To celebrate the feature launch, we’re giving away a Kindle Fire to one lucky winner.

    Find out more!

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    Vincent Lam's Who Would You Invite to Dinner Contest:


    Wattpad quizzed Giller Prize winning author Vincent Lam about where he goes to find inspiration, which fictional character he’d most want to be and who he’d want to invite to his dream dinner party.

    He gave us his answers here and now we want to hear yours! 

    Find out more about the contest!

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    WIN OVERNIGHT FAME - Just like Steffi McBride:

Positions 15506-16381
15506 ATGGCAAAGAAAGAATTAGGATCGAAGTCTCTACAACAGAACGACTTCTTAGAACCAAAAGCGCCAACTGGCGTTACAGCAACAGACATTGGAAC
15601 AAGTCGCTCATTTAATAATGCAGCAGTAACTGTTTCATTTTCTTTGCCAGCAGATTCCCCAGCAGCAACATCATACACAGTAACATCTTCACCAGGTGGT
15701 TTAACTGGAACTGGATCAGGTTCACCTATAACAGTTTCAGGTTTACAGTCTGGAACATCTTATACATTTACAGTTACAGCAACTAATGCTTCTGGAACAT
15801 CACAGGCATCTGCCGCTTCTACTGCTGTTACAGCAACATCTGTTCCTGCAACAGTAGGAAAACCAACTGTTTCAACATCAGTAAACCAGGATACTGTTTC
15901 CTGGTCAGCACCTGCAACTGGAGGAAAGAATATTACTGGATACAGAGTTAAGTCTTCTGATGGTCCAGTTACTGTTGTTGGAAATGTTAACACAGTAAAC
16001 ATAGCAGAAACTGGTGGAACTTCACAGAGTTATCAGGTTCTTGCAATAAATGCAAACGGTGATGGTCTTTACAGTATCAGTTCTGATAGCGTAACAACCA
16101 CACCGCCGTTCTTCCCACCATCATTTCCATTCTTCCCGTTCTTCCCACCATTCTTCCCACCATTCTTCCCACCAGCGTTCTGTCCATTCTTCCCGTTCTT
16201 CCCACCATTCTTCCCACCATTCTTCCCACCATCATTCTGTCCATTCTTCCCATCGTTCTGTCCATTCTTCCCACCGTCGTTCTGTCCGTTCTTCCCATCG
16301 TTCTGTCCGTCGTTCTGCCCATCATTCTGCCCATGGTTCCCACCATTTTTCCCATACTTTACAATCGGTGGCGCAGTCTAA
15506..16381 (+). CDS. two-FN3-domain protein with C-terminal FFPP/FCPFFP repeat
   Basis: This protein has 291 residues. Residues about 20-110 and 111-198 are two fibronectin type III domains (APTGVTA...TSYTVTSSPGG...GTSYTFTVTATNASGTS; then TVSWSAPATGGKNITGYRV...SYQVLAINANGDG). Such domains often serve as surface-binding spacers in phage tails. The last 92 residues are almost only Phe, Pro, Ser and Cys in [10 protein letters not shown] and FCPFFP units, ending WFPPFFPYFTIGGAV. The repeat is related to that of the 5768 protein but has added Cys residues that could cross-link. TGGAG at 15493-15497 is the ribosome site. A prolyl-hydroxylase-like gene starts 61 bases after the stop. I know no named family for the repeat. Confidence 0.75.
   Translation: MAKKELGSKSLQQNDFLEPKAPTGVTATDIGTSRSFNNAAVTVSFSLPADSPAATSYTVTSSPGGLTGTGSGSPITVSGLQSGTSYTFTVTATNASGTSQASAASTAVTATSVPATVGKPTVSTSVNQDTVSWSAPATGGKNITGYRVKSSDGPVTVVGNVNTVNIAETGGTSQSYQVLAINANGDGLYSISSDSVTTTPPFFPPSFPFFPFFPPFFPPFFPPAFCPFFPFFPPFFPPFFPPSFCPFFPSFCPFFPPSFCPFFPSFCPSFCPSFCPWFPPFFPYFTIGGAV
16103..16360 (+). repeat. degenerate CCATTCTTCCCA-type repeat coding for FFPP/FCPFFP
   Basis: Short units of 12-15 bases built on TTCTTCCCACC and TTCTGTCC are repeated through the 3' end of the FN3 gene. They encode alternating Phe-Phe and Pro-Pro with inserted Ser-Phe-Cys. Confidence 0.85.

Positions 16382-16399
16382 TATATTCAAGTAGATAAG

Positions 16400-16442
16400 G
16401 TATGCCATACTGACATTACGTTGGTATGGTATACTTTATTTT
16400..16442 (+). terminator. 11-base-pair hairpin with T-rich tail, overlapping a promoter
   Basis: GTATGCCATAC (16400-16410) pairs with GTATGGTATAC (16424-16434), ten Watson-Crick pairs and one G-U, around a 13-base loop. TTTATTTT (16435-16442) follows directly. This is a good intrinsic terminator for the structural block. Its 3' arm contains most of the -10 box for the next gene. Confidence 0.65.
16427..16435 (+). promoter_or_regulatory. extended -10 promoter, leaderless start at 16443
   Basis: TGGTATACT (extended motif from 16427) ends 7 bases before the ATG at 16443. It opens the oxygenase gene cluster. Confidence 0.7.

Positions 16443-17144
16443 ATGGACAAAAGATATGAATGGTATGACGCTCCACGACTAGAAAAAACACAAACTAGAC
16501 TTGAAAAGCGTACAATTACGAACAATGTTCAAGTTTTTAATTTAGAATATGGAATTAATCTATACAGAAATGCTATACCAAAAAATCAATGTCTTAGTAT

One day Steffi was slaving in a steamy restaurant kitchen, the next she was one of the most famous and adored faces in the country. With the fame, however, came the pitfalls; losing her privacy, her secrets exposed, hounded by the media and estranged from her loved ones.

    To enter the competition just put yourself in Steffi’s shoes and write the following here.

    Click here to find out more!